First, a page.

By comparison the rest of the unit is well laid out with a good degree of fit and finish. I particularly liked the lighting fixtures that featured a satin nickel finish with milky glass shades. Cupboard doors are all hardwood with various bits of colored edging and material inserts are used to blend into the overall color scheme and décor.

The size of the kitchen does not prevent it from having everything needed to prepare full meals. The three-burner stove also had an oven (optional) with a microwave framed in above it. This also has the power vent and stove top light built in. The twin porcelain sinks are placed in the countertop at an angle that creates a semi-L shaped kitchen. The refrigerator is directly behind the cook, easily accessible. There are several good size drawers all with the appropriate hardware.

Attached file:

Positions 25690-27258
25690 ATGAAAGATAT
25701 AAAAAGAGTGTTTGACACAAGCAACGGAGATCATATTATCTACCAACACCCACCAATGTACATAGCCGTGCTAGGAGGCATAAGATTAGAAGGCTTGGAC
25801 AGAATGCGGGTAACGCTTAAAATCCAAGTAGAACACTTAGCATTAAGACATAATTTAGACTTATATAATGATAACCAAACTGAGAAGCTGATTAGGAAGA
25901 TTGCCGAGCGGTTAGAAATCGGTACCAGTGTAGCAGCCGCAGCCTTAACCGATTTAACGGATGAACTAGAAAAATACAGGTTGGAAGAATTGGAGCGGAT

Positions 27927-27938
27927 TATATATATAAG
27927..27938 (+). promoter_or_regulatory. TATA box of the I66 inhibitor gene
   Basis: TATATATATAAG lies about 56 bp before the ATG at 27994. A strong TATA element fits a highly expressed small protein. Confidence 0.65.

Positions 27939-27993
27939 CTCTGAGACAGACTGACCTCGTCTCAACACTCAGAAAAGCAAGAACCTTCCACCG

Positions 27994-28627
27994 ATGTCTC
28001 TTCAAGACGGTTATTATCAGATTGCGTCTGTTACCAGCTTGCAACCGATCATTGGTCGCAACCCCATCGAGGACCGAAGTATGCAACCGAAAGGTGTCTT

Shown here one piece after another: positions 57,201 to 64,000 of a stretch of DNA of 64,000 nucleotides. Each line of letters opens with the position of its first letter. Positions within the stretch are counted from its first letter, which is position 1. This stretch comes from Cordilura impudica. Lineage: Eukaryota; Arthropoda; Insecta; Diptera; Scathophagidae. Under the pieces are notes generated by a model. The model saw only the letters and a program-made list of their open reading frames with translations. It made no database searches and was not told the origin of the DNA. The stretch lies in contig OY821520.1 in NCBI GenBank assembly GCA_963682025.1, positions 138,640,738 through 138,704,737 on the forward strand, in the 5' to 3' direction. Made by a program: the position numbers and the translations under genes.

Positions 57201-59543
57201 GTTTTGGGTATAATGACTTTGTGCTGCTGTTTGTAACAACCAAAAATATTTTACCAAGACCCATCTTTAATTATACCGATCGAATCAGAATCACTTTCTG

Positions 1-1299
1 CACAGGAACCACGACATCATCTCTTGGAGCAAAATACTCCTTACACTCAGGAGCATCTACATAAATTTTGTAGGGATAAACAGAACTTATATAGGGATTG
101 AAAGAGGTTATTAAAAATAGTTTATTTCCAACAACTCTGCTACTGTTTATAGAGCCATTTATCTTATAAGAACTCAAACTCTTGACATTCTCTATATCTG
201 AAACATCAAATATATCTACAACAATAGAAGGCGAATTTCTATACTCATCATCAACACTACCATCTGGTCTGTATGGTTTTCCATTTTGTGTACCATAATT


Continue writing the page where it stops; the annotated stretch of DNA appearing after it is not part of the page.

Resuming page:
The main body of the RV consists of a full-size couch across from the dinette over nice carpet. (There is tile in the entry, kitchen and bath area.) The couch is also equipped with seatbelts, and though we all know how, these don’t get much use. However, in the case of a child seat this is a good spot to anchor it. Both the dinette and couch fold-out (or down) to make up beds. The good news is that with these open there still remains some 16 inches for an aisle way. Enough to pass in the night and negotiate any other nocturnal in and outs.

The focal point of the unit is the overhead cupboards/entertainment center that is fitted nicely into the air deflector that perches atop the van roof, in a very Class C kind of look. A 19” TV is at the center, with a recessed space reserved for a VCR or DVD player. Antenna and other electrical hookups are neatly stowed behind the nicely finished cabinet work.